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HIS - Shortness of Breath in an unresponsive patient

Posted
by AriRN36 AriRN36 (New) New Nurse

Has <1 years experience.

Hi all,

I just started at a new hospice and don't agree with the way they want me to fill out the Hospice Item Set questions about Shortness of Breath.

For those who use Netsmart/McKesson, this focuses on the Respiratory assessment and HIS J2030A.

Situation: I admitted a GIP patient onto hospice services yesterday for metabolic encephalopathy. He has no history of O2 use, but was currently on O2 for comfort when I arrived. My preceptor told me to mark the box for "shortness of breath" and "shortness of breath while talking or eating or performing other ADLs" because it is ASSUMED that he would have SOB while performing those tasks. She also stated that if I were to click the "None" box, that would have a negative impact on our HIS scores.

In my opinion, an assessment is what I know and see, and I don't know that he is SOB. His respirations were WNL and were not labored.

Would you chart SOB or not?

Thanks!

cardiacfreak, ADN

Specializes in Hospice.

Nope, I chart what I see and what family and/or patient tell me.

heron, ASN, RN

Specializes in Hospice. Has 40 years experience.

On 6/17/2020 at 8:36 AM, AriRN36 said:

Hi all,

I just started at a new hospice and don't agree with the way they want me to fill out the Hospice Item Set questions about Shortness of Breath.

For those who use Netsmart/McKesson, this focuses on the Respiratory assessment and HIS J2030A.

Situation: I admitted a GIP patient onto hospice services yesterday for metabolic encephalopathy. He has no history of O2 use, but was currently on O2 for comfort when I arrived. My preceptor told me to mark the box for "shortness of breath" and "shortness of breath while talking or eating or performing other ADLs" because it is ASSUMED that he would have SOB while performing those tasks. She also stated that if I were to click the "None" box, that would have a negative impact on our HIS scores.

In my opinion, an assessment is what I know and see, and I don't know that he is SOB. His respirations were WNL and were not labored.

Would you chart SOB or not?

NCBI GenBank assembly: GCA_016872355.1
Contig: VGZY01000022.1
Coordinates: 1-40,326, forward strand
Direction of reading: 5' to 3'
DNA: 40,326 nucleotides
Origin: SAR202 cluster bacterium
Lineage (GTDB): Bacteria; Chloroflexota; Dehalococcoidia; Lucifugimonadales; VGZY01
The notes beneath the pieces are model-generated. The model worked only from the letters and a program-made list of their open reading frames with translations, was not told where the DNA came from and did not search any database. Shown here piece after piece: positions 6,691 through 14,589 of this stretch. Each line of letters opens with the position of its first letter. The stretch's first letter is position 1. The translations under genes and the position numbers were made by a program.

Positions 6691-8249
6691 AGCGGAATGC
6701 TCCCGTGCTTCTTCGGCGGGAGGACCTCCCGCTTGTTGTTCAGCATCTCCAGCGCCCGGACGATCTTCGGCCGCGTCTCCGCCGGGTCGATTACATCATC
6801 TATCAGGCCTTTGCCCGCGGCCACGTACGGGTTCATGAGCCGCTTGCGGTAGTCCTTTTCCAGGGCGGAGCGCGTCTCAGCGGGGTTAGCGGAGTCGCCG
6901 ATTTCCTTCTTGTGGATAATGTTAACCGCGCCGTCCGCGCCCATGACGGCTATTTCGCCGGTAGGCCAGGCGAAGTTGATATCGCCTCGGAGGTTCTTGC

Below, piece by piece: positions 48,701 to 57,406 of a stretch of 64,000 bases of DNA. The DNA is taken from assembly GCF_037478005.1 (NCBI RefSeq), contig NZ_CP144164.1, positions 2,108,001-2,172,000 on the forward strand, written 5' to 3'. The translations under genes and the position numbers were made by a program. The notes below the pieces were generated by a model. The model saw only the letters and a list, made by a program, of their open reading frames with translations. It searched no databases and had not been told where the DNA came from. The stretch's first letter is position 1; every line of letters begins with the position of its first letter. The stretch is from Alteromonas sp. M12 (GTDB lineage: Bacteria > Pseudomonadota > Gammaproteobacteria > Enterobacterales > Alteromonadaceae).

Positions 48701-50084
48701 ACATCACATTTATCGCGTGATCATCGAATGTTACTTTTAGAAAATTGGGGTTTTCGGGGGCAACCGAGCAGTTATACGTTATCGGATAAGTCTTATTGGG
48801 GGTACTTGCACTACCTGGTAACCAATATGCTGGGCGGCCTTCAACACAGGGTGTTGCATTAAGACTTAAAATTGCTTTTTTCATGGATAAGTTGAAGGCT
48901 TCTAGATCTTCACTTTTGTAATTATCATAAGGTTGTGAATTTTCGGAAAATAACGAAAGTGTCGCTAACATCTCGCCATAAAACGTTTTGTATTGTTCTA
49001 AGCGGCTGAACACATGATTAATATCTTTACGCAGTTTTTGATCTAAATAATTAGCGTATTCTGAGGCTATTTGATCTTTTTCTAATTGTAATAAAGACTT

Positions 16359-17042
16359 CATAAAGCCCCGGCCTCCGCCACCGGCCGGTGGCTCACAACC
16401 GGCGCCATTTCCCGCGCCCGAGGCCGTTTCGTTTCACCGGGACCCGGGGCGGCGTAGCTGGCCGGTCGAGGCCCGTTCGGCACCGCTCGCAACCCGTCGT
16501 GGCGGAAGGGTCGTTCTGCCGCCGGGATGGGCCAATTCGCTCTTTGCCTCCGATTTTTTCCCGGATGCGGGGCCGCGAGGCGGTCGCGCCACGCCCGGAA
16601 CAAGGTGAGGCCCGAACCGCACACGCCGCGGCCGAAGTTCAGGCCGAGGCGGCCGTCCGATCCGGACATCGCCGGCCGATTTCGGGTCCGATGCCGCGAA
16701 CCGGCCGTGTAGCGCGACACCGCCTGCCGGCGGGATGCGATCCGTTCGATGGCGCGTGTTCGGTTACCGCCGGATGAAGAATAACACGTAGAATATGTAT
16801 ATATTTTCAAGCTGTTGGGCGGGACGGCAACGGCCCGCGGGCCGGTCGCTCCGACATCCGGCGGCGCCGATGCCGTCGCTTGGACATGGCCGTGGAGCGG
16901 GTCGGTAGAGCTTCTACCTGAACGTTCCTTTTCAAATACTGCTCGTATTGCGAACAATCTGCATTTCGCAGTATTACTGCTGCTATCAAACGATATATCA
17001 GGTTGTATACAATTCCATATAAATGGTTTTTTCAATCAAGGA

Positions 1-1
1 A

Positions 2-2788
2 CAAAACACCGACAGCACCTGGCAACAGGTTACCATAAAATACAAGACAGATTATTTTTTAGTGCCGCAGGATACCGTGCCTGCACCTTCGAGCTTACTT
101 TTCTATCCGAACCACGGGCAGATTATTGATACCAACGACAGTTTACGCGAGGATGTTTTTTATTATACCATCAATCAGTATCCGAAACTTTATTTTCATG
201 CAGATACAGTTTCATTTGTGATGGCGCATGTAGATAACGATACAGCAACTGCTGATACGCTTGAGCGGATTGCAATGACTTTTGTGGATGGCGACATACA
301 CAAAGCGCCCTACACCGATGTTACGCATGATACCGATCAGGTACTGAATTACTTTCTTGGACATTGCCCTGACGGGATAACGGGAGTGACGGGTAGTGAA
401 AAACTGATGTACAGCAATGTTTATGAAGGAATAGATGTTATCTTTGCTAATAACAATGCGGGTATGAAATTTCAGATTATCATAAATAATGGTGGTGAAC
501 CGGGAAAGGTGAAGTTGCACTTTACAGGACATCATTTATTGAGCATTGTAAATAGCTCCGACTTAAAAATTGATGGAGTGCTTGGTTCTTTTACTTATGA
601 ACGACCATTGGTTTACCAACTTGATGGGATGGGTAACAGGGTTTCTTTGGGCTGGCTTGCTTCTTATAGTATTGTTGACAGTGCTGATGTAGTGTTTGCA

Thanks!

My first thought, albeit possibly unfair, is to wonder whether staff are being asked to “buff the chart” in order to justify GIP status.

GIP carries the highest reimbursement rate in hospice. When I worked hospice, we were told we were no longer allowed to claim caregiver breakdown or terminal care as reasons for GIP due to the number of fraudulently padded claims using those dx.

A fine line to walk. Be careful!

heron, ASN, RN

Specializes in Hospice. Has 40 years experience.

14 minutes ago, Susie2310 said:

What is GIP?

General inpatient. It is the reimbursement level for hospice patients who require 24-hour inpatient care.

21 minutes ago, heron said:

General inpatient. It is the reimbursement level for hospice patients who require 24-hour inpatient care.

Thank you for explaining.

AriRN36

Has <1 years experience.

On 6/22/2020 at 2:42 AM, heron said:

My first thought, albeit possibly unfair, is to wonder whether staff are being asked to “buff the chart” in order to justify GIP status.

I'm a skeptical person, and I truly don't think that's the reason she wanted me to chart that way. So - assuming that was not the reason - what's your opinion? Does it make sense/not make sense to chart an assumed SOB? Thanks

heron, ASN, RN

Specializes in Hospice. Has 40 years experience.

22 minutes ago, AriRN36 said:

I'm a skeptical person, and I truly don't think that's the reason she wanted me to chart that way. So - assuming that was not the reason - what's your opinion? Does it make sense/not make sense to chart an assumed SOB? Thanks

It doesn’t make sense to me. If resps are even and unlabored and pulse ox is up, there’s no reason to find SOB. I view charting a symptom that “would be there if the pt was awake” as quite dicey. Verging on false documentation.

I still say be verrry careful.